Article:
Clindamycin

Clindamycin is a lincosamide antibiotic that is used by veterinarians to treat bacterial and protozoal infections of various types in cats and dogs. It has greater activity than its predecessor, lincomycin.

Bacterial Infections Treated With Clindamycin

Clindamycin is a popular choice among veterinarians for the suppression and treatment of bacterial infections like skin infections, wound infections, bone infections, dental infections and other infections of the oral cavity, as well as pneumonia and other respiratory tract infections. It is a drug of choice for fighting anaerobic bacteria (bacteria that grows in an environment without oxygen).

It has also been used in the treatment of certain protozoal infections, including toxoplasmosis. Clindamycin is not effective against viral or fungal infections.

How Is Clindamycin Supplied?

Clindamycin is available under the trade names Antirobe® and Cleocin®. It is available in several manufactured forms including oral capsules, topical gel, and injectable. Veterinary compounding pharmacies also customize formulations of the drug, including oral capsule, oral suspension, and oral chewable. Clindamycin requires a prescription from a veterinarian in order to obtain it for the veterinary patient.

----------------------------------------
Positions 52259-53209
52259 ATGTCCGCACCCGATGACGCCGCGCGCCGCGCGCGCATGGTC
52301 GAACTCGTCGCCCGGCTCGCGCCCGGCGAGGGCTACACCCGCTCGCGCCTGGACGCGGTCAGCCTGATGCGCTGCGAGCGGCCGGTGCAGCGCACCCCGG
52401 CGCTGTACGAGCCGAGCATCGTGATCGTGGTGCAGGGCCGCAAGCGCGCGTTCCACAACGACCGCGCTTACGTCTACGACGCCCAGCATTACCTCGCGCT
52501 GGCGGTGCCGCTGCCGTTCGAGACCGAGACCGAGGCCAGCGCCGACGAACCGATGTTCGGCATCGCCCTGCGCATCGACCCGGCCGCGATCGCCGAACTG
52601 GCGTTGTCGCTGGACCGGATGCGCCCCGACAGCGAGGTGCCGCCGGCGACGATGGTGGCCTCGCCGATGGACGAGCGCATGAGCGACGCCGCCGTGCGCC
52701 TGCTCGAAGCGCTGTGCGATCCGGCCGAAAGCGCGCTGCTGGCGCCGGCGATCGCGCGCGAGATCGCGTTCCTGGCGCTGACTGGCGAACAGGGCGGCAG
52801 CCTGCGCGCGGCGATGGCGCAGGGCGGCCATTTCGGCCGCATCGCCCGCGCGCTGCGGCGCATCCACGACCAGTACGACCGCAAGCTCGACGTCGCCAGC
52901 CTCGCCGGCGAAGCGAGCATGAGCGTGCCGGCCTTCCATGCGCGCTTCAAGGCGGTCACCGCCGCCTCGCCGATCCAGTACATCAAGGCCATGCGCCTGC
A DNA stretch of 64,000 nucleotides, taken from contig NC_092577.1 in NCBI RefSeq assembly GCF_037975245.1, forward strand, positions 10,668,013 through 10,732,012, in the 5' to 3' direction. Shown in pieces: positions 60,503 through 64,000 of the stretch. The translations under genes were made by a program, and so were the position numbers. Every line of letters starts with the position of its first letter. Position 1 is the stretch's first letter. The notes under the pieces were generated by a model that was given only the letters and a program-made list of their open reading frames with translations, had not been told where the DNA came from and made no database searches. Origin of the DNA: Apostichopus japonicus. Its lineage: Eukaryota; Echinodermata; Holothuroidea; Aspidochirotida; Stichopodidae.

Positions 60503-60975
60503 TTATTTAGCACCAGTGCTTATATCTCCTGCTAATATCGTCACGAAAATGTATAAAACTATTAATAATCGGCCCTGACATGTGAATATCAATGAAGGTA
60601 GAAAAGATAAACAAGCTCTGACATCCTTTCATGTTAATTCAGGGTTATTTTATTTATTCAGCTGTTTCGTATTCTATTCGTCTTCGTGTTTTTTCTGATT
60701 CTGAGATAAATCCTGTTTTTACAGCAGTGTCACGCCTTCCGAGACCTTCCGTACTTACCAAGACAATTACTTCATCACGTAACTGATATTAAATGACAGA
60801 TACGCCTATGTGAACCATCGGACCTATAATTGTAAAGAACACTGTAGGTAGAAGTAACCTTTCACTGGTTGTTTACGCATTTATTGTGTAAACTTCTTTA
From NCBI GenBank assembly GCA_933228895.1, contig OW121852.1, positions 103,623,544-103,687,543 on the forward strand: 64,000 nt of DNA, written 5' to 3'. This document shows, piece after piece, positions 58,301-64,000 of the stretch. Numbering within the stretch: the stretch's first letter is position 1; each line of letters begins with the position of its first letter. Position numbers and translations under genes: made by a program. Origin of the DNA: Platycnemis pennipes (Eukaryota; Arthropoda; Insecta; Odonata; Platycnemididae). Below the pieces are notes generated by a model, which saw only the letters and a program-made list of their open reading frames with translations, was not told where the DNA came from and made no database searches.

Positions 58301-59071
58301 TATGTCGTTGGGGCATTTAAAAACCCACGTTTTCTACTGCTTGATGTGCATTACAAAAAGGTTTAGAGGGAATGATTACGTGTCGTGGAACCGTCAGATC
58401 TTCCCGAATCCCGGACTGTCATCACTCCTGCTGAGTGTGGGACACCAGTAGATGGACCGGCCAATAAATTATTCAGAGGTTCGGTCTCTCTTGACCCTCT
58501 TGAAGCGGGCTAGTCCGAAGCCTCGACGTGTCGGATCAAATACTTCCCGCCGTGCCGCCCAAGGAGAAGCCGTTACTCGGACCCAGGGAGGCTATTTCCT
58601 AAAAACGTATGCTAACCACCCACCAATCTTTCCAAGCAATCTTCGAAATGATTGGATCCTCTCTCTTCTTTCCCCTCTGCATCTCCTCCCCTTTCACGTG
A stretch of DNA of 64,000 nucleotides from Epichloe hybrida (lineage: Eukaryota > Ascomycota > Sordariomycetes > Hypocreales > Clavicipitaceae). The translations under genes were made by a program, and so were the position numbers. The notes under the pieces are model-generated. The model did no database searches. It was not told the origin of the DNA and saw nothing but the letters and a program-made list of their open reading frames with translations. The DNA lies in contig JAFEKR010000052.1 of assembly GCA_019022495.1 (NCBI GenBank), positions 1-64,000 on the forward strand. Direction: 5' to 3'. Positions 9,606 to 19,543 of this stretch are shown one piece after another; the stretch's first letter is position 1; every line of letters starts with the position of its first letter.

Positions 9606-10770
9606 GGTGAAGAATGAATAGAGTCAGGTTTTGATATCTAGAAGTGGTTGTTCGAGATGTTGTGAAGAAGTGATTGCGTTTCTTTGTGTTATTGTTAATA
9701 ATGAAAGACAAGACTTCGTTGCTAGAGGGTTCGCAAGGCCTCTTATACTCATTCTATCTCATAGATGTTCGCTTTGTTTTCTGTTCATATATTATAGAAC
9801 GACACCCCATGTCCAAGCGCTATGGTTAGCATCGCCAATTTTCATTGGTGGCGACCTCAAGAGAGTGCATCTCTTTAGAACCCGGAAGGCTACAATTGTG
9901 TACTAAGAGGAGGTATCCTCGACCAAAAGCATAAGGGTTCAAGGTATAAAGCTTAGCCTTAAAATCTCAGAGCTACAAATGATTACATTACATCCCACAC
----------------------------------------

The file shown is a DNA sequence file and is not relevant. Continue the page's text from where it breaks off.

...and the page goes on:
Clindamycin Precautions and Drug Interactions

While clindamycin is safe for some veterinary patients, including cats and dogs, it should not be used to treat infections in small animals such as rabbits, chinchillas, hamsters and guinea pigs, as it may affect bacteria that are normally found in the gastrointestinal tracts of these animals. It should also not be used for horses.

It is important to consult with your veterinarian regarding your pet’s current drug regimen, as some medications can interact with clindamycin, such as cyclosporine and erythromycin.

Possible Side Effects of Clindamycin

Clindamycin may cause certain side effects in some animals. The most common possible side effects associated with this medication are diarrhea, vomiting and loss of appetite. The oral suspension formulation of clindamycin can be especially bitter. It is not uncommon for cats to attempt to refuse the medication or start drooling after a dose has been given. Suspension flavoring may help mitigate this response, though bitterness can be a difficult characteristic to mask.

Author: Giano Panzarella